CNCS Community Competition Posts More Tech Assistance

CNCS Community Competition Posts More Tech Assistance

The Corp. for National & Community Service (CNCS) posts new FAQs and technical assistance information to help prospective applicants prepare for the FY 2015 State & National Grant Competition (CFDA Number: 94.006).

Deadlines: Jan. 21 (application); mandatory Letter of Intent, Dec. 10.

These federal grants support programs to improve lives, strengthen communities and foster civic participation through service and volunteering. These grants focus on funding volunteers for the following types of programs: (1) Disaster Services; (2) Economic Opportunity; (3) Education; (4) Environmental Stewardship; (5) the Governor and Mayor Initiative; and (6) My Brother’s Keeper efforts that serve disadvantaged or minority youth. Efforts should also help poor or underserved communities.

The TA applies to all eligible applicants, including schools, governments, public and private colleges and universities, public/Indian housing authorities and nonprofits with or without 501(c)(3) status.

These are 36-month grants, but the funding is not guaranteed because the awards are reviewed annually. In the first year, an applicant submits a full application for review. In years two and three, winners submit a short-form request for continuation money. After the third year, applicants have to re-compete, submitting another full application for review. Organizations may apply for a cost-reimbursement grant or a fixed-amount grant.


The agency intends to make multiple awards to fund thousands of volunteers (generally $500,000 for state grants and $3 million for national grants). The FAQ page talks about the matching requirements, which initially are 24% of the grant award. Match requirements, required for cost reimbursement grants, can be met by cash or in-kind sources. The acceptable sources of matching funds are federal, state, local, private sector, and/or other funds. There is no required percentage for the portion of grantee match that must be cash. There is also no specific match requirement for living allowance; it may be covered by CNCS. Match requirements do not apply to education grants.

CNCS notes that although novice candidates are not given a priority, the agency does encourage applications from first timers. Meeting all the selection criteria helps. Past program performance is a factor in the review process, but previous experience with AmeriCorps is not a requirement. New applicants are only eligible for cost reimbursement or Education Award Program grants. While there is no set percentage, some novice grants are awarded each year.

Children Programs

CNCS is interested in programs supporting youth engagement and service-learning to achieve improved academic outcomes. Focus areas include: school readiness for economically disadvantaged young children; educational and behavioral outcomes of students in low-achieving elementary, middle and high schools; preparation for and prospects of success at colleges and universities for economically disadvantaged students. Education programs should support improvements to STEM instruction and training.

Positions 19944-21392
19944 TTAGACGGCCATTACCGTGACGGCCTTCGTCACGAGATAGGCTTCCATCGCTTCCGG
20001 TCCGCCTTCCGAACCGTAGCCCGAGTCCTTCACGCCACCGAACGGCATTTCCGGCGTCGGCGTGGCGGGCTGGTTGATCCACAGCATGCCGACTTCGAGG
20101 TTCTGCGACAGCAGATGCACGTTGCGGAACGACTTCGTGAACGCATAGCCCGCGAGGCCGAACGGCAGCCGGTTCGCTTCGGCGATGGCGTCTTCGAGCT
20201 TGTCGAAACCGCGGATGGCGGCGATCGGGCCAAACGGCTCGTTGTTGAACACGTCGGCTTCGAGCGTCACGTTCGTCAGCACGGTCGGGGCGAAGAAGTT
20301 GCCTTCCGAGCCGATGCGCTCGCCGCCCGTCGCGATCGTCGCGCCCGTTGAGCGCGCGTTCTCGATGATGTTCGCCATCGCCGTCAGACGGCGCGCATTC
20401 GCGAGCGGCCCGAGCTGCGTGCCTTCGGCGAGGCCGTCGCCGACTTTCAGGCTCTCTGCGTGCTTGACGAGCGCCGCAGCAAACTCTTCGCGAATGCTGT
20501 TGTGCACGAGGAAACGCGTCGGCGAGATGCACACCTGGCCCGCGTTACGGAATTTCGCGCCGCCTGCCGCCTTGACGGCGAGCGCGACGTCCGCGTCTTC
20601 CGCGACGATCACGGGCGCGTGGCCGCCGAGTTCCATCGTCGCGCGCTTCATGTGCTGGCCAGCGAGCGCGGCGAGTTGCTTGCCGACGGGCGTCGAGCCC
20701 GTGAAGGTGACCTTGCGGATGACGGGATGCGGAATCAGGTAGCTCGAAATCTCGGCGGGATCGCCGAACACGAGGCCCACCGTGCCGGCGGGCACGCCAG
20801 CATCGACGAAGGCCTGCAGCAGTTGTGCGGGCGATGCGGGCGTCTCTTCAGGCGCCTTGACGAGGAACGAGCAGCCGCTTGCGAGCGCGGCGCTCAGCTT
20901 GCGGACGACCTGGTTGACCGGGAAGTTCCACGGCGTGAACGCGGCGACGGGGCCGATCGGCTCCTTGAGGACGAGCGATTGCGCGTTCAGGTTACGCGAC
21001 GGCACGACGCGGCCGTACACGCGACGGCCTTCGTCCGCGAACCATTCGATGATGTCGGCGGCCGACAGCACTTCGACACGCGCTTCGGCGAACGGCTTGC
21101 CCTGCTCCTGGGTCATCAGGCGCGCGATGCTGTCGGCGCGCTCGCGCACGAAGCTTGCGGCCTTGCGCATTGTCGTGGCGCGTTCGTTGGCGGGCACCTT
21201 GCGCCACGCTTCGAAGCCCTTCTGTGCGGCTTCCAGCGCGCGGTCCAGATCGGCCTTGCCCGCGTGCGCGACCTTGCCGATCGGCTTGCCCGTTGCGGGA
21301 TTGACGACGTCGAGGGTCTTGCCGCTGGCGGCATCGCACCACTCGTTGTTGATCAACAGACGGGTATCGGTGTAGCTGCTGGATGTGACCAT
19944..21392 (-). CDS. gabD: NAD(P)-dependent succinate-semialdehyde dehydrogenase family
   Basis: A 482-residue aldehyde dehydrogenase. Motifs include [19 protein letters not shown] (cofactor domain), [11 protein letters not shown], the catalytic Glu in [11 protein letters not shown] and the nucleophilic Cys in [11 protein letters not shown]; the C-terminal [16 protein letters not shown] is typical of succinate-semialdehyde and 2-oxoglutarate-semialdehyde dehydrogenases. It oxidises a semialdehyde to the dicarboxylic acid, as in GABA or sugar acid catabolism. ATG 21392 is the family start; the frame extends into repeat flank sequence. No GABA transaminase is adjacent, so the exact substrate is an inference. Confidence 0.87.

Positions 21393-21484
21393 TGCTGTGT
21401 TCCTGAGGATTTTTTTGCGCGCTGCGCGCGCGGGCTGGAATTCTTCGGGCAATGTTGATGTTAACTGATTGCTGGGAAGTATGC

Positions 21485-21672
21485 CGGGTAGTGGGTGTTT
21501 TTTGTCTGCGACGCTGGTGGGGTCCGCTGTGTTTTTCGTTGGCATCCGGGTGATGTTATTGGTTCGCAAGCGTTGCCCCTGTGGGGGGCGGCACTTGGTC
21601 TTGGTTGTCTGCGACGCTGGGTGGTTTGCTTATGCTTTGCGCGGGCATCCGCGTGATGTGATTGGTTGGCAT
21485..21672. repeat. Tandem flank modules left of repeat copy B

The TA information notes that there have been changes to the education performance measures for the 2015 competition. These include:

  • Required programs measure both the number of students who start the program and the number of students who complete the program. (e.g., K-12 tutoring programs will need to report on both, not just one of those measures).
  • Clarified directions in academic achievement measure around the use of standardized tests.
  • Required a pre-post assessment for school readiness outcome measures.
  • Expanded the definition of economically disadvantaged to give programs more ways to assess students’ status.
  • Added a new academic achievement measure to gauge gains in subjects other than literacy and math. Subject areas include foreign languages, civics and government, economics, arts, history, and geography. Also included are subjects that are considered STEM disciplines, including science, technology, engineering, and computer science.

Economic Opportunity grants support services to aid the economically disadvantaged and should be linked to helping youth identified in My Brother’s Keeper, a separate presidential initiative to improve access to services that enhance youth opportunities for financial literacy, housing, education and a career.

Contact: 202/606-7508; or send an e-mail to

About Frank Klimko

Frank Klimko is a nationally known journalist, grants expert and speech writer/speaker. He has years of experience helping nonprofits devise lists of the right funding opportunities and secure funding from these foundations and corporate entities. Clients have focused on an array of areas including child care, homeless, hunger and K-12 education.

Additionally, he is a Freedom of Information Act expert, who has helped numerous clients with securing proprietary information from the federal government.

Currently, Frank Klimko writes the Children & Youth Funding Report and Private Grants Alert, which are Washington DC-based publications. CYF is a daily publication covering Congress, the Education Dept. and the various federal regulatory agencies. PGA, another daily publication, covers the world of private philanthropy.

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